And I’m not the only one who loves it. Listen to what others think:
“Never have I found another tool/resource designed specifically for my career/field that is so inclusive of everything under the sun I might need. Typically you find resources where only a small percentage actually relates to the field of speech-language pathology, but this one is exactly for my field. You girls have thought of everything and I cannot thank you enough for putting this tool together! I have other colleagues that wish they had something like this for their discipline and are very jealous! This resource is worth every penny. Thank you, again!” – Kelynne P.
“With the craziness of this year, it is incredibly helpful to have everything in one place. We’ve had school shut down rapidly due to increasing COVID cases, and it is nice to know that I have everything I need in one place and don’t have to lug paper files back and forth to school. It also made scheduling, progress reports, and billing A LOT easier. Thank you!!! ” – Bridget S.
Happy Disclaimer: If you happen to purchase anything I recommend in this or any of mycommunications, it’s likely I’ll receive some kind of affiliate compensation. But you know, I only recommend things that I truly believe in and have personally experienced. If you ever have an issue with anything I recommend, please let me know. My goal is to help you succeed. — Anne
I’ve shared before that we must view our young AAC users as a whole. As SLPs we need to consider each student’s home environment, their culture and all those times at school when we aren’t around to watch and model AAC for them. AAC use needs to occur everywhere, if the child is going to be successful with it.
Which means supporting and working with parents of emerging AAC users. It also means working with colleagues to support students and creating a team environment. As SLPs there is a lot we can do in this space. Including understanding the parents, helping them overcome barriers to access and seeking their input into plans.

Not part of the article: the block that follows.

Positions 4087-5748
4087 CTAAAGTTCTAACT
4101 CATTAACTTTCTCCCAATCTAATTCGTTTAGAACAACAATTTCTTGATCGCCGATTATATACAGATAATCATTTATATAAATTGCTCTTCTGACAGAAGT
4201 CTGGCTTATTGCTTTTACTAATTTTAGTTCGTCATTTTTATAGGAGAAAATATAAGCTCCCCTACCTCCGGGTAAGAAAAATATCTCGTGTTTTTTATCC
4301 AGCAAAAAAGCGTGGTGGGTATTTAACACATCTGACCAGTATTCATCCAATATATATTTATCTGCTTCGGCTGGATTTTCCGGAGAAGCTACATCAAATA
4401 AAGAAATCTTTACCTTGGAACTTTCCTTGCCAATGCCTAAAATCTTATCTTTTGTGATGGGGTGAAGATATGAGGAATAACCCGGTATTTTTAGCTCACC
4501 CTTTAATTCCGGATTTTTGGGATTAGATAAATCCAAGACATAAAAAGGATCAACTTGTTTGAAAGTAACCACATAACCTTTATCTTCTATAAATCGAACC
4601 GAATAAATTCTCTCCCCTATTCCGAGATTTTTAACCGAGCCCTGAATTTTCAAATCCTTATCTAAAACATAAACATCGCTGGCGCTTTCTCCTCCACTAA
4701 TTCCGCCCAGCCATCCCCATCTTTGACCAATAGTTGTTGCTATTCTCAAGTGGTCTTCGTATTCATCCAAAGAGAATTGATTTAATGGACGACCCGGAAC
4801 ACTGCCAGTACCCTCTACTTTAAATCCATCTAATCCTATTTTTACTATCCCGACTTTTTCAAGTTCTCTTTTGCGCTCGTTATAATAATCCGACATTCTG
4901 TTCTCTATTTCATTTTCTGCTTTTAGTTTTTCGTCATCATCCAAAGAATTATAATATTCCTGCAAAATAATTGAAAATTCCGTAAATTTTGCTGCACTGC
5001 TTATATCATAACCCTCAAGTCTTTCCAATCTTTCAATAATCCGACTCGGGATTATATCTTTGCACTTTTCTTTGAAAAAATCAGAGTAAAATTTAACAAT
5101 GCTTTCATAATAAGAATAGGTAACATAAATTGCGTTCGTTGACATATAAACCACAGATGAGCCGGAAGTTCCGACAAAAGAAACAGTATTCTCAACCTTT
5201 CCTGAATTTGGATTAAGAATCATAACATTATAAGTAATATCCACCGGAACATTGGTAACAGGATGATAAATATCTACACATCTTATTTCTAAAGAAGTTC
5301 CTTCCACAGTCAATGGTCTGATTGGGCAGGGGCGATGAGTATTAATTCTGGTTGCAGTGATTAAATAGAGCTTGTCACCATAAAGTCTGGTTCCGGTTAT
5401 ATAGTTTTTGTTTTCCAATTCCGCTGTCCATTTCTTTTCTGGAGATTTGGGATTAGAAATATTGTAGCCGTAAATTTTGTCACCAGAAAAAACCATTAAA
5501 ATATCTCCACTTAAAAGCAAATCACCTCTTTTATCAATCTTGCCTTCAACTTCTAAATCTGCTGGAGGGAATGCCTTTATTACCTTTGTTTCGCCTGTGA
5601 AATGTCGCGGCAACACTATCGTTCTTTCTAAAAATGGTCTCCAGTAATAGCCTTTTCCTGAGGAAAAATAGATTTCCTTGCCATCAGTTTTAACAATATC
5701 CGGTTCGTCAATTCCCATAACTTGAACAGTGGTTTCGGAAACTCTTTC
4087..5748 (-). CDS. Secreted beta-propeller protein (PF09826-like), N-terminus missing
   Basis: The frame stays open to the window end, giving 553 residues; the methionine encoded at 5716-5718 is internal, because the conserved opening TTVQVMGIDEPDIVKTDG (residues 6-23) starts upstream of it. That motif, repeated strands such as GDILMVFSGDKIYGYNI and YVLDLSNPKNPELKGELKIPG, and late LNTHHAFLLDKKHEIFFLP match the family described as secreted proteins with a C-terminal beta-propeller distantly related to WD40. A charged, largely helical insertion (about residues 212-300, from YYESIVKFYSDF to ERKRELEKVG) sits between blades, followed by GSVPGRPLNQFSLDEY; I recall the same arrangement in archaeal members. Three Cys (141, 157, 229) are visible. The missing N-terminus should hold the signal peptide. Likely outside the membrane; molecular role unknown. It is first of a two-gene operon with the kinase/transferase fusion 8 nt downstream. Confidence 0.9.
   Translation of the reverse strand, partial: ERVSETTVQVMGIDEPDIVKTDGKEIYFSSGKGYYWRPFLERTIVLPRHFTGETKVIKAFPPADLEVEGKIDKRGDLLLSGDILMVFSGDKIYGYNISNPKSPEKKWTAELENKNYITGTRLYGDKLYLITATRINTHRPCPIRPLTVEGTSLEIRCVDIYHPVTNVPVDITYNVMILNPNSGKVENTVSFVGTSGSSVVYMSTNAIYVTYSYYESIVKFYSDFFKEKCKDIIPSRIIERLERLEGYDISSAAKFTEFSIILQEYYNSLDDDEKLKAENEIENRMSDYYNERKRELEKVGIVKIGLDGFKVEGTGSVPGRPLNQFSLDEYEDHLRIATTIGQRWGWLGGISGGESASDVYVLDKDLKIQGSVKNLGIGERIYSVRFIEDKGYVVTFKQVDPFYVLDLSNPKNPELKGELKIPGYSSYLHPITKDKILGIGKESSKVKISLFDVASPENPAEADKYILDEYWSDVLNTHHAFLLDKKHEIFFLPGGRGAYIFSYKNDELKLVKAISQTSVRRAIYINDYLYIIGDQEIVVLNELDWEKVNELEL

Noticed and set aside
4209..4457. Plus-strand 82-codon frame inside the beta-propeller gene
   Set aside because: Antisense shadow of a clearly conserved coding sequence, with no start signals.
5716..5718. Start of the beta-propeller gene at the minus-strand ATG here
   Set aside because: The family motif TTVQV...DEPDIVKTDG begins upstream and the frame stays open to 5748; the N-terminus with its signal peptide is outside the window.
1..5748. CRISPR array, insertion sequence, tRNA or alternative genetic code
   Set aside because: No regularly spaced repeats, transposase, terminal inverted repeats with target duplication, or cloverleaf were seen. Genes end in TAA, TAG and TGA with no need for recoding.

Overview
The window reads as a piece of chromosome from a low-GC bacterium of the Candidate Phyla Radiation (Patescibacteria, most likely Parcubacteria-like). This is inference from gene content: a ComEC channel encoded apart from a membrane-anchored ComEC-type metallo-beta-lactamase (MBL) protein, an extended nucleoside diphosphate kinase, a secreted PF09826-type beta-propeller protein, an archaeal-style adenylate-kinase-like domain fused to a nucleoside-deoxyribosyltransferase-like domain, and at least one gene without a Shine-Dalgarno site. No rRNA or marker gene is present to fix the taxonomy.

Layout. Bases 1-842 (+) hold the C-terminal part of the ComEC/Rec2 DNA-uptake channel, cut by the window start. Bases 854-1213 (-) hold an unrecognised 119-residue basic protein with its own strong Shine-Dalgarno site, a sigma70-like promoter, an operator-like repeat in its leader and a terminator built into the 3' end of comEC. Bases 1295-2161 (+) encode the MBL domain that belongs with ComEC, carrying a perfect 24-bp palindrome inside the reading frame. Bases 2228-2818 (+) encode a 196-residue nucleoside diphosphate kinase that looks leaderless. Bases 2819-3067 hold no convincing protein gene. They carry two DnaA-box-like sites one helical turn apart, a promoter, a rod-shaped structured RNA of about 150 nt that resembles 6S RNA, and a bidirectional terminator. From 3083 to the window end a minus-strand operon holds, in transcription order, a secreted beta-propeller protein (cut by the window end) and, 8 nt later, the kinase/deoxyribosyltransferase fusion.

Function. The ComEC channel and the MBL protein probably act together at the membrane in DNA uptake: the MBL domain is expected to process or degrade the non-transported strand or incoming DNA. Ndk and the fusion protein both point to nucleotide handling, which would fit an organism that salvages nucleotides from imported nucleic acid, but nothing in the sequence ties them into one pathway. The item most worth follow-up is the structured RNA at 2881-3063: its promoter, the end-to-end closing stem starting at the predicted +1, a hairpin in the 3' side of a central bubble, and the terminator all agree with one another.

Barriers families face
I work in a Title 1 school in the US and the families I work with often face barriers to getting access to AAC for their child.
Families, particularly those from diverse backgrounds are often not aware of their right to speak out and ask for things for their children. Or they don’t feel comfortable doing it.
That is if they know. For many of the families I work with, they are new to this country and don’t realize AAC devices even exist or that services are available. There is often not a translator to help them ask.
If they do know to ask, in many states there is a lot of red tape and phone calls around accessing the support. Adding this on to stresses that families are already facing can just be too much.
As SLPs we can advocate for the family and influence what device they get. We also need to keep advocating after that first device. We can make sure the student’s AAC changes with them as they grow. The child may have gotten a Big Mac and now has more capability. We need to make sure they have access to that. We can also advocate when devices get old or break. It’s so important to keep that connection with the parents and advocate for them.
If the student needs AAC to access education then it is the school’s job to provide it. We can make parents aware of this.
Involving parents (and colleagues)
Your student is not going to get the best outcomes if we don’t involve parents and our colleagues in supporting the students. I get a lot of questions about how to do this. It isn’t always easy but it is possible by:
Building connections. As SLPs it’s our job to talk to the teacher and connect. If you’re doing an AAC evaluation then try to include everyone on the team. Give whoever is going to work with the child an opportunity to provide input and feel like they’re part of the whole process.
Keep lines of communication open at all times. Ask the teacher what are their goals for the student, what is in their IEP and how you can you help them to reach these goals. Asking where the communication breakdowns are right now is a great place to start.
Don’t make assumptions with parents. It’s important we don’t lead with our egos. Seek first to understand which may mean backing up a bit and slowing down. Just know it’s going to be a process. It isn’t going to be an overnight change. It takes years and years of building and growing. Making sure to involve everyone where you can.
Tell success stories. Have examples to share with colleagues and parents. You have to share these stories and get people excited and to see the possibilities. We want them to see what could happen.
Accept people will make assumptions about you. When you go into a community for the first time, people will make assumptions about you and this is ok. Don’t think you can change those assumptions immediately. Hang in there and keep talking to people. Attend everything you’re invited to.
Listen. I’m never the loudest person in the room, I’m more a person who watches. I don’t go in thinking I know everything. I let people show me who they are and have respect when learning about a different culture. I want my highest spirit to meet their highest spirit.